For many years, people felt relatively secure about checking their luggage for a flight. But the chaos of air travel this summer has thrown cold water on that confidence.
The odds of airlines losing your luggage have reportedly “skyrocketed” this year, with massive increases in the numbers of “mishandled” ― i.e., lost, damaged, delayed or pilfered ― bags.
“During the pandemic, many airports and airlines were forced to reduce their workforce in reaction to the restrictions the world was facing,” Alex Miller, founder and CEO of Upgraded Points, told HuffPost. “Now, as these restrictions have been lifted, people are returning to their travels again, leaving airports and airlines struggling to cope with the surge of passengers. This combination of an increased demand, with a shortage of staff, as recruitment hasn’t been able to counterbalance the increase, is leaving many travelers to arrive at their destination without their luggage.”
The result is countless airport photos showing mounds of lost luggage and a lot of frustrated travelers.
Of course, the obvious solution is to pack less and avoid checking a bag, but sometimes that’s just not an option. So what should you do if you find yourself in this situation and end up separated from your bag? Below, experts share their advice.
File a missing bag report.
“The first thing you should do if you notice that your baggage did not arrive at your destination is to report it immediately,” Miller advised. “The airline that you flew on is responsible for ensuring your luggage is delivered to your destination.”
Go to the airline’s baggage desk and have the customer service representative see if they can locate your luggage. It’s possible it was delayed but will arrive on a later flight. Or perhaps it arrived early and was placed in a separate area.
You might also be able to determine your bag’s location on the airline’s mobile app. If the bag is still missing, however, it’s time to file a claim.
“Once you’ve informed airline staff about your missing baggage, it is essential that you file a missing baggage report,” Miller added. “You should provide a detailed description of your luggage, including size, color and material of the bag. The report should also include your current address and contact information so the airline can contact you. You should also keep a note of any reference or tracking number that you receive from the lost luggage desk.”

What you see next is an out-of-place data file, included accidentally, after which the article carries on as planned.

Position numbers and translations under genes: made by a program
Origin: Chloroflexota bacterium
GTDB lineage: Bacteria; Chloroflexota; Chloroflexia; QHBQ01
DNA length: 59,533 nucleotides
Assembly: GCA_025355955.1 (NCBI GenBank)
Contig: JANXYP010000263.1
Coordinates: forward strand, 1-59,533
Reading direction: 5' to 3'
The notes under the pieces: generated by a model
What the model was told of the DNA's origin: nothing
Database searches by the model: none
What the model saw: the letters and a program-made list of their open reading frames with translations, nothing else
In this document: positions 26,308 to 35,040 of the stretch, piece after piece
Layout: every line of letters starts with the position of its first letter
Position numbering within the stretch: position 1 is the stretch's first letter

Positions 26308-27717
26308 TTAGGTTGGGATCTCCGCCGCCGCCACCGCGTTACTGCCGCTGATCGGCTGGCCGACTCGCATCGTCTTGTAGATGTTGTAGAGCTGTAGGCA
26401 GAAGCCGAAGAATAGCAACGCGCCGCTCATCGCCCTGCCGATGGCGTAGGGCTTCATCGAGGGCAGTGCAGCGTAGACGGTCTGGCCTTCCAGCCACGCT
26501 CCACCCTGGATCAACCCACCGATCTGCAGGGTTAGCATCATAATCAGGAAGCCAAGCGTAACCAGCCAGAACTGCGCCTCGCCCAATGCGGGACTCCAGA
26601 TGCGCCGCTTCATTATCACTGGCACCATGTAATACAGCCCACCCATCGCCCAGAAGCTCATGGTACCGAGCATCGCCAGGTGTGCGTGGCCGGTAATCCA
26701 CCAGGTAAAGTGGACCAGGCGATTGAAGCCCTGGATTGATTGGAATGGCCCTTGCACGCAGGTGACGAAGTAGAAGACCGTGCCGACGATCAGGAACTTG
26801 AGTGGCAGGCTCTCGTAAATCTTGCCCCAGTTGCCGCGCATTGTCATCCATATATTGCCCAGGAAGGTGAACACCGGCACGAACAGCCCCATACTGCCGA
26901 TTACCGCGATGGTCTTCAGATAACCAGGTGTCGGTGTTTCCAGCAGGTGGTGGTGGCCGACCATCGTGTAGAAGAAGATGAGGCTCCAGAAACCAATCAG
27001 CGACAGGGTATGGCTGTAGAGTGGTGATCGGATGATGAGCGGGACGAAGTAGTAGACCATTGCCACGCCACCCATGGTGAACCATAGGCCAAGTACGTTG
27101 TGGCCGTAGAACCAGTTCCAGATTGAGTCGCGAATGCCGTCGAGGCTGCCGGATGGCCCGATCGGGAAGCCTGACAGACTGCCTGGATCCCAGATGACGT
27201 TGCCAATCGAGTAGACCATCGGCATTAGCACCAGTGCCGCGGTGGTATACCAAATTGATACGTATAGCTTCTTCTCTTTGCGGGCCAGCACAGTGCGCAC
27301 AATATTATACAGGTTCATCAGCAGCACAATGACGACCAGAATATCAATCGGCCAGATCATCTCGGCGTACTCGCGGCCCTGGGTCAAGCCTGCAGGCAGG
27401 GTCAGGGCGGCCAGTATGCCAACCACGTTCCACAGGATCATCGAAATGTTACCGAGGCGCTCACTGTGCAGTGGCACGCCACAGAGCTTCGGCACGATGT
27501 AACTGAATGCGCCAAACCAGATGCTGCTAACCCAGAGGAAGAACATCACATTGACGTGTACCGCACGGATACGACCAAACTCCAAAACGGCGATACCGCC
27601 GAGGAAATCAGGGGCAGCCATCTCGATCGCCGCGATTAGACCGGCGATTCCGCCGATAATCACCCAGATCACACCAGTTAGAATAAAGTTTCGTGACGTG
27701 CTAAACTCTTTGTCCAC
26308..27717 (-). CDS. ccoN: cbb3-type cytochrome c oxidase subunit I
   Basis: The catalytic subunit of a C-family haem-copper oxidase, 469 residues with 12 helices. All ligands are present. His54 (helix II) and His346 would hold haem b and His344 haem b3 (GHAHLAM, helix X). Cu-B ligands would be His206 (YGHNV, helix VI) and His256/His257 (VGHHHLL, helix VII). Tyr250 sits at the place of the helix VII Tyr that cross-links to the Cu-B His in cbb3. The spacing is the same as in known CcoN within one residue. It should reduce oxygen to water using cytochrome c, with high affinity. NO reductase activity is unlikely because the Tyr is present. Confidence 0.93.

Find out what compensation you’re owed.
“Immediately filing a missing bag report with the airline will both prompt them to begin searching for your bag and start the clock for when you’ll be able to claim compensation,” noted Scott Keyes, author of “Take More Vacations” and founder of Scott’s Cheap Flights. “If it’s been missing for between five to 14 days, at that point you’re entitled to reimbursement of the missing bag and its contents, up to $3,800 for domestic flights and $1,780 for international flights.”
In addition to talking to the airline, he recommended checking to see if your credit card offers any compensation for delayed or lost baggage as well.
“Many automatically include this, as long as you used it to pay for the flight,” Keyes noted.
If you have travel insurance, read through all the terms regarding luggage.
“Travel insurance policies often include coverage for any lost or missing baggage,” Miller said. “After you have filed a claim with the airline, always double check for any additional claims that can be made on your insurance.”
Keep all receipts.
Lost luggage not only disrupts vacation plans by stranding people without the belongings they packed, but it also forces travelers to spend money on new things so that they don’t have to repeatedly rewear their flight outfit or forego toothbrushing for days on end.
The good news is you may be entitled to reimbursement ― so long as your purchases are “reasonable.”
“Keep receipts for any daily purchases you had to make as a result of the missing bag,” Keyes advised. “This may include clothes, toiletries or other daily items.”